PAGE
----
HH, Sir Godfrey Gregg D.Div
After David defeated the giant Goliath and rallied the armies of Israel to attack and defeat the Philistines, a song was popularized and sung by the women of Israel:
“Saul has struck down his thousands, and David his ten thousands.” (1 Samuel 18:7)
We learn later on that this song was so popular that it even spread among the Philistines (1 Samuel 21:11), the very people who were the thousands and ten thousand being struck down in the song. Upon hearing this song, King Saul grows jealous of David’s growing popularity. “What more can he have but the kingdom?” (1 Samuel 18:8) Saul asks rhetorically. After this point, Saul attempts to pin David with a spear multiple times, and sends David out on suicide missions (all of which David returns victorious and even more popular than before), and eventually leads to multiple periods of time where Saul pursues David across Israel to kill him.
It shouldn’t have been that way, of course. As king, Saul should have been confident enough in himself to understand that any victory for Israel, even by the hands of David, was ultimately a victory for Saul as well. Saul’s son, Jonathan, tells his father as much:
“Let not the king sin against his servant David, because he has not sinned against you, and because his deeds have brought good to you. For he took his life in his hand and he struck down the Philistine, and the LORD worked a great salvation for all Israel. You saw it, and rejoiced. Why then will you sin against innocent blood by killing David without cause?” (19:4-5)
Jonathan makes the point that David’s victory was in fact the LORD’s victory, a victory for all of Israel, and good for Saul.
But Saul could not see beyond his petty jealousy. One could argue that Saul helped put David on the throne. In the various pursuits of David by Saul, David was able to acquire men and allies. David became something of a folk hero during these years. Saul’s constant harassment could also have made David a better soldier as well. The more Saul opposed David, ironically, the more kingly he made David appear. Saul’s jealousy became a self-fulfilling prophecy of sorts. If Saul had not been jealous of David, how different could history have been?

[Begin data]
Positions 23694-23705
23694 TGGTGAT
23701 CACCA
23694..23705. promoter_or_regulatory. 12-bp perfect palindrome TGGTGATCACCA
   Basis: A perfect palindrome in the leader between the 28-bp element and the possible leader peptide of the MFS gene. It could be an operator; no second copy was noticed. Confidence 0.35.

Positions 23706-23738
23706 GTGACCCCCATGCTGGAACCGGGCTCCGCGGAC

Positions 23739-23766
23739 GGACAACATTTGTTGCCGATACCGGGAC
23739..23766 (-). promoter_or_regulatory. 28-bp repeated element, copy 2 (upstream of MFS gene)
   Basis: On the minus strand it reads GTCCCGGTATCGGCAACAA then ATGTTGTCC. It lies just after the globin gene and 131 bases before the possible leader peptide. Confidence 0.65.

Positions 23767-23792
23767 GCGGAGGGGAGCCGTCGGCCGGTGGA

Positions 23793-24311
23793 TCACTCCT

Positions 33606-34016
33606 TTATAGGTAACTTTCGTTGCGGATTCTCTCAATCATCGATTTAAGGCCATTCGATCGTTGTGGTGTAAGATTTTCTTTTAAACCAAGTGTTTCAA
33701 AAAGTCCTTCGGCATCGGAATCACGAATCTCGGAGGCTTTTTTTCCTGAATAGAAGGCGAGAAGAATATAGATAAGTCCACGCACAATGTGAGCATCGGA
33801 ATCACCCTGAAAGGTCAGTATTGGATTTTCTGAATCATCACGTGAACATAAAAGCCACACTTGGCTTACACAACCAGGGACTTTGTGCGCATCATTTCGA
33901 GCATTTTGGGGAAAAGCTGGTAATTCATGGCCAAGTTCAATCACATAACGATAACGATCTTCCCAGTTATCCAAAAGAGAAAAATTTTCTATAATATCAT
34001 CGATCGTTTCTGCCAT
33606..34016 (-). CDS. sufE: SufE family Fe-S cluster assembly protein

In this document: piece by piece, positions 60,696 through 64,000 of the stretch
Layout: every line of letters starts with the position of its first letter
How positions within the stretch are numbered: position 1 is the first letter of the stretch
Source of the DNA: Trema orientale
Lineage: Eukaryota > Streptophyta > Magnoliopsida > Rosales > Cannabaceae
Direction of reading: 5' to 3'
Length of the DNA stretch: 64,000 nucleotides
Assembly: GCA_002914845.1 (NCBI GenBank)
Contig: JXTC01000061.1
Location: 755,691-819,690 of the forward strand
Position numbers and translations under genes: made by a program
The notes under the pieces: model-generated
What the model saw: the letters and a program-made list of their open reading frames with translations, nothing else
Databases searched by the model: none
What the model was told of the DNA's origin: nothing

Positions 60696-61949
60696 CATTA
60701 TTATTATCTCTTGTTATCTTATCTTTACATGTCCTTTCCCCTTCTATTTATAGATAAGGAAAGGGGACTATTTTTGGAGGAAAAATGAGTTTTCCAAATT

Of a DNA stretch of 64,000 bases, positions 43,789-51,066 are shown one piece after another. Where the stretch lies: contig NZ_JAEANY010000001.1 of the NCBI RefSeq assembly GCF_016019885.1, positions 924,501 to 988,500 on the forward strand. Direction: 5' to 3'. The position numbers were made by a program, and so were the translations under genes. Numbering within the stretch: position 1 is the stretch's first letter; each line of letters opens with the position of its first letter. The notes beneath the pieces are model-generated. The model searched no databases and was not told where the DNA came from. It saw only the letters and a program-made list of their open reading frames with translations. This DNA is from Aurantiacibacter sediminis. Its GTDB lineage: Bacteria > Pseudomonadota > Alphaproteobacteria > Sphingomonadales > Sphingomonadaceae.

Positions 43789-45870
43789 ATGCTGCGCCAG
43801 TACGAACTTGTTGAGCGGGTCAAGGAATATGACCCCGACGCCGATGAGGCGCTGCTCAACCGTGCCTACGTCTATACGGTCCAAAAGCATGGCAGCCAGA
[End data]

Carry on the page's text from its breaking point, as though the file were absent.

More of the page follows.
Unfortunately for Saul, his jealousy started far before David came onto the scene. Early in his reign, Saul single-handedly led the armies of Israel to victory against the Ammonites and secured his popularity among the people (1 Samuel 11:1-11). He was a humble man back then, declaring that the victory did not belong to him but “today the LORD has worked salvation in Israel” (1 Samuel 11:13). But Saul’s humility did not last. As time goes on, Saul seems to become addicted to the adulation that victory brought him. And he trusts in himself more and more, and in God less and less. In a battle with the Philistines, Saul enforces a vow to the Israelite army that they shouldn’t eat anything until evening and “I am avenged on my enemies” (1 Samuel 14:24). Saul is more concerned with his vengeance and his reputation than the good of the army. At other times, Saul also makes sacrifices to God without waiting for Samuel as he was supposed to (1 Samuel 13:8-14) and directly disobeyed orders from God when fighting the Amalekites (1 Samuel 15:1-35). After these incidents, Saul is told that his kingdom will be taken from him and his line will not continue on the throne.
Saul came to the throne of Israel as a nobody and even did not want the responsibility at first, hiding among the luggage when the king of Israel was being revealed by lot (1 Samuel 10:22). It was in this state of humility he was able to secure his throne while also giving all glory to God (1 Samuel 11:13). But as Saul began to rely on himself more, and on God, less, he eventually lost everything.
Jesus put it this way: “If anyone would come after me, let him deny himself and take up his cross and follow me. For whoever would save his life will lose it, but whoever loses his life for my sake will find it. For what will it profit a man if he gains the whole world and forfeits his soul?” (Matthew 16:24-26)
There is much to learn from the tragedy of King Saul. His story did not have to go the way it did. Instead of holding onto his faith in God, he sought to “save his life” and in doing so “lost it.” As Jesus tells us, the way to life is to paradoxically deny yourself, pick up your cross (the instrument of your death) and follow Jesus. Saul became jealous and afraid of losing his kingdom to David, and instead of denying himself and accepting the path God had for him, Saul defiantly held on until the end. Let us learn from his faults, and instead trust ourselves to Jesus.